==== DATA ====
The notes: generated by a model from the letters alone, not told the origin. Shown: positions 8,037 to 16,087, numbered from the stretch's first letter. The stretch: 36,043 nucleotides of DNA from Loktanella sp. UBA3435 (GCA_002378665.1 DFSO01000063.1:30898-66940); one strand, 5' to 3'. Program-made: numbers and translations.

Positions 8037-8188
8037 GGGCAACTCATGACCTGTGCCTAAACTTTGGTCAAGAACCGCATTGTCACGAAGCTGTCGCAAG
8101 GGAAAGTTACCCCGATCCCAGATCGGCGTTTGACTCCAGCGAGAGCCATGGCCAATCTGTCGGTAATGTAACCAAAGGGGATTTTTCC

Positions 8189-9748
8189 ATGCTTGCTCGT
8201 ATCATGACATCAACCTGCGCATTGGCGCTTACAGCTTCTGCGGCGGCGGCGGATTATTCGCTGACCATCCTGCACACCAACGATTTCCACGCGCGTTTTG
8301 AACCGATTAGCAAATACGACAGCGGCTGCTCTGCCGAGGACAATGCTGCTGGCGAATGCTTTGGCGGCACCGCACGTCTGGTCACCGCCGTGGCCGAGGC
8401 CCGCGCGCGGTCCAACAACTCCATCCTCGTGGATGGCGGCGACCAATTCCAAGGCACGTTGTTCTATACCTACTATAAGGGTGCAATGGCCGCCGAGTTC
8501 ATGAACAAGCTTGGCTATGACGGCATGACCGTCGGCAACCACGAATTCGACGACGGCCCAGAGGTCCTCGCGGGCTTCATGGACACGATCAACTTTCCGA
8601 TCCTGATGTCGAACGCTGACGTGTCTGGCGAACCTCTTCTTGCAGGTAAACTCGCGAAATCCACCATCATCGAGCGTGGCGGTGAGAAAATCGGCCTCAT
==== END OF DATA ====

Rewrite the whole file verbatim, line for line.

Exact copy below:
The notes: generated by a model from the letters alone, not told the origin. Shown: positions 8,037 to 16,087, numbered from the stretch's first letter. The stretch: 36,043 nucleotides of DNA from Loktanella sp. UBA3435 (GCA_002378665.1 DFSO01000063.1:30898-66940); one strand, 5' to 3'. Program-made: numbers and translations.

Positions 8037-8188
8037 GGGCAACTCATGACCTGTGCCTAAACTTTGGTCAAGAACCGCATTGTCACGAAGCTGTCGCAAG
8101 GGAAAGTTACCCCGATCCCAGATCGGCGTTTGACTCCAGCGAGAGCCATGGCCAATCTGTCGGTAATGTAACCAAAGGGGATTTTTCC

Positions 8189-9748
8189 ATGCTTGCTCGT
8201 ATCATGACATCAACCTGCGCATTGGCGCTTACAGCTTCTGCGGCGGCGGCGGATTATTCGCTGACCATCCTGCACACCAACGATTTCCACGCGCGTTTTG
8301 AACCGATTAGCAAATACGACAGCGGCTGCTCTGCCGAGGACAATGCTGCTGGCGAATGCTTTGGCGGCACCGCACGTCTGGTCACCGCCGTGGCCGAGGC
8401 CCGCGCGCGGTCCAACAACTCCATCCTCGTGGATGGCGGCGACCAATTCCAAGGCACGTTGTTCTATACCTACTATAAGGGTGCAATGGCCGCCGAGTTC
8501 ATGAACAAGCTTGGCTATGACGGCATGACCGTCGGCAACCACGAATTCGACGACGGCCCAGAGGTCCTCGCGGGCTTCATGGACACGATCAACTTTCCGA
8601 TCCTGATGTCGAACGCTGACGTGTCTGGCGAACCTCTTCTTGCAGGTAAACTCGCGAAATCCACCATCATCGAGCGTGGCGGTGAGAAAATCGGCCTCAT